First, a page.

Label Me   You know when people start a conversation with, “I don’t want to gossip, but…”, and that serves as a prelude to some chin-wagging?

Well, I don’t want to judge but…

On my way to Sandton on the Gautrain I overheard (could not help it – he was shouting) a rather heated discussion between a middle manager(my guess) and one of his subordinates (also an educated guess), called Lawrence. After explaining to Lawrence that he is not in a position to make decisions and probably will never be, my fellow passenger – let’s call him Thomas – demanded to speak to another colleague and proceeded to tell him what a dimwit Lawrence is.

I’m always fascinated by our ability to place a label on someone else, treat the person according to that label, and then be utterly surprised – angry even – when the person actually lives up to our expectations!

Let’s, for a moment, give Thomas the benefit of the doubt: Perhaps this is the tenth time that Lawrence ignored an instruction or failed to deliver. Perhaps Thomas is tired of cleaning up after Lawrence. Perhaps if we had met Lawrence we would pity Thomas and the rest of his competent team for having to drag along such a dimwit …

Even as I type that last sentence, I know this is not true.  I saw Thomas’ body language throughout the whole incident. This was not just a frustrated manager reaching the end of his tether with a serial-erring subordinate. This was an arrogant young man who clearly lacked emotional intelligence and had made up his mind that Lawrence will amount to nothing and should be reminded of that. Publically.

One of the basic indicators of emotional intelligence is an awareness of how your own moods and feelings affect other people.  In this instance, Thomas didn’t seem to care that he was upsetting everyone that was trapped in the train car with him; unlike Lawrence, we couldn’t simply walk away from the conversation.    Besides the lack of interpersonal savvy – we also need to question Thomas’ professional know-how, as he was showcasing the organisation’s management culture in his company branded tie, shirt and jacket.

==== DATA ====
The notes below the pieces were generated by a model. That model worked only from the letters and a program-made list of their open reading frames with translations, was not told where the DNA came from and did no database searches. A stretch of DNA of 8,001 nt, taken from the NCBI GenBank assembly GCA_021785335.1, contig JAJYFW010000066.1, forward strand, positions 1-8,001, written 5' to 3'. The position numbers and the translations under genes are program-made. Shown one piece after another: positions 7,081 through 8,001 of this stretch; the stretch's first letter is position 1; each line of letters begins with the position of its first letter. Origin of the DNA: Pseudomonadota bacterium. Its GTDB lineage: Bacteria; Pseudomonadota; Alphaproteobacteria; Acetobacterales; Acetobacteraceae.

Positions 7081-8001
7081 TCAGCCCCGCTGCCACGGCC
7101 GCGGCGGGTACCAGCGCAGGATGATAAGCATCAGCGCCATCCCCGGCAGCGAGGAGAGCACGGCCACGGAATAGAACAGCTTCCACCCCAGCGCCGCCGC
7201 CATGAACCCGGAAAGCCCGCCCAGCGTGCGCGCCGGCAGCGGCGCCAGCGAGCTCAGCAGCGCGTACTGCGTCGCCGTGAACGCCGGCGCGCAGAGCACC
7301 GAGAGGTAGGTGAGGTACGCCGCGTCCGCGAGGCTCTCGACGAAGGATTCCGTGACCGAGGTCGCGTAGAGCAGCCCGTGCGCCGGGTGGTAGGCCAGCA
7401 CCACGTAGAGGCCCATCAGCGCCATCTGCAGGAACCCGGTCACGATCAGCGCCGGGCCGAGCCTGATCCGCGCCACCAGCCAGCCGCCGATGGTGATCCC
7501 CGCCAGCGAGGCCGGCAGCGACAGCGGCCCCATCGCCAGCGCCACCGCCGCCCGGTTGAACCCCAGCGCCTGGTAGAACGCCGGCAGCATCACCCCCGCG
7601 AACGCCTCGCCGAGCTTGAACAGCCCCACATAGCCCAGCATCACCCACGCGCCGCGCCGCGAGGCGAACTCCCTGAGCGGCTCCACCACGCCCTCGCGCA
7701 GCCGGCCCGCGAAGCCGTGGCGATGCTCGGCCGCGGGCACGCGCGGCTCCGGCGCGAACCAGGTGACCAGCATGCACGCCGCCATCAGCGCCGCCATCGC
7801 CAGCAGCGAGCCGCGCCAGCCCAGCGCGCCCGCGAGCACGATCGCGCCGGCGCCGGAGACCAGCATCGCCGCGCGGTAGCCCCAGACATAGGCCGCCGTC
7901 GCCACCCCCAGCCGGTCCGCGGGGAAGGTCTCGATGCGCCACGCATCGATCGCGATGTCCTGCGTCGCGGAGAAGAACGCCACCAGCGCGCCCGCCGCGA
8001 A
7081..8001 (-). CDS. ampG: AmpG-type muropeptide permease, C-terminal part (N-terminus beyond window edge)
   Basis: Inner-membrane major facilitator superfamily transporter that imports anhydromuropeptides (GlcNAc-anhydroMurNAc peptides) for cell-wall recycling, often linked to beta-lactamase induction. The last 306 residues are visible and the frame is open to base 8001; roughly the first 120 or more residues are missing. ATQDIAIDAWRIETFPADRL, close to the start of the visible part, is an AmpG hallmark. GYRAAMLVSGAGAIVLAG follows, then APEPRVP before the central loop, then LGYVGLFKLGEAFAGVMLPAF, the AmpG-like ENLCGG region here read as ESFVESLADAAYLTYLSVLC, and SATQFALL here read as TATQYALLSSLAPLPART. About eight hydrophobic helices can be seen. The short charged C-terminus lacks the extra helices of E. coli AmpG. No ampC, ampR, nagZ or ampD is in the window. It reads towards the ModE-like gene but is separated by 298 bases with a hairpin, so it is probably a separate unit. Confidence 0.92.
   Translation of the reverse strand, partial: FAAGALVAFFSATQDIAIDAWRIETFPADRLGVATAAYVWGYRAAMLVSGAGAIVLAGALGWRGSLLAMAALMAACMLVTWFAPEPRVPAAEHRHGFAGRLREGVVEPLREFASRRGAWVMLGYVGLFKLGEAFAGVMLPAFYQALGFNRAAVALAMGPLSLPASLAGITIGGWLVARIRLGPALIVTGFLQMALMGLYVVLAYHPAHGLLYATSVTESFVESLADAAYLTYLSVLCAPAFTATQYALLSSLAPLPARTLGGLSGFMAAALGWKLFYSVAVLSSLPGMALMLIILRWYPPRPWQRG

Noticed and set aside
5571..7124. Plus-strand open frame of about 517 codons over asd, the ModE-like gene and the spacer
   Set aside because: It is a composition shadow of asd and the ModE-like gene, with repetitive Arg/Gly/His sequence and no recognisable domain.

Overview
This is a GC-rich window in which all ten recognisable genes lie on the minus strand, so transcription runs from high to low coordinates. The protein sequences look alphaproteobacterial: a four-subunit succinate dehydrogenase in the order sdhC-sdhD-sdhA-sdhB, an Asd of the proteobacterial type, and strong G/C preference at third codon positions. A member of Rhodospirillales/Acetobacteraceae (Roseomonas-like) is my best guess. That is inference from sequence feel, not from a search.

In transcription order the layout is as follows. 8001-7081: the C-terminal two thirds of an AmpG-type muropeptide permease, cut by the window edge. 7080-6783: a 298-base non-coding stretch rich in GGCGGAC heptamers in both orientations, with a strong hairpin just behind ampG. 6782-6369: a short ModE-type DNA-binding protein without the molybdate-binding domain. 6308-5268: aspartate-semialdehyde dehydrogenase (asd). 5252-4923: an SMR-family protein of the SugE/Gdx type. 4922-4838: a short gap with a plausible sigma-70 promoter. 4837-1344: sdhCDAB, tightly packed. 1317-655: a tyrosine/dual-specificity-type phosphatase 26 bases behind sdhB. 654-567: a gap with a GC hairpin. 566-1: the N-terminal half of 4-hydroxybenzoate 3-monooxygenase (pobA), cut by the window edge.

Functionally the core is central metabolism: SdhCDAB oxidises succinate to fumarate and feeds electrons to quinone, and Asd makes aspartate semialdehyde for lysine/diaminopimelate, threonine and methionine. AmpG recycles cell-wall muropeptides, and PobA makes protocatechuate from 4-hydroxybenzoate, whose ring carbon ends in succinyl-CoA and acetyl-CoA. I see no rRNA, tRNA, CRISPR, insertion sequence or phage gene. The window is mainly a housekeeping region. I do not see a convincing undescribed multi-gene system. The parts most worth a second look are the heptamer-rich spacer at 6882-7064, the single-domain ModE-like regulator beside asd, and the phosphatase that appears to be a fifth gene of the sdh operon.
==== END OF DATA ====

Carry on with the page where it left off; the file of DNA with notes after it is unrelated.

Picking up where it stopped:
Thomas could have opted to discuss the issue at the office (thereby also extending some mercy to his fellow passengers), giving himself time to cool down and consider whatever the crisis was within the proper context. He could have tried to understand why Lawrence made the decisions he did and either corrected Lawrence’s thinking or, if this was a repeat offence, follow the proper human resources procedure. Good leaders know they must sometimes make the tough decision to let go of someone who is harming the team or sustainability of the company – but there are clearly defined procedures for doing this to ensure it is fair and, if handled correctly, human dignity is respected.

Labeling someone as a dimwit or predicting that this person will never amount to anything is never productive. It touches the core of the person and once that person starts believing that his identity is wrapped up in that label, how on earth will he ever reach his potential or contribute positively?

I have decided to spend some time thinking about the labels I’ve placed on people without considering how my treatment of them has contributed to those labels seeming valid. I suspect this will not be a pleasurable exercise but one that will hopefully leave me a little wiser. I should probably start with Thomas…

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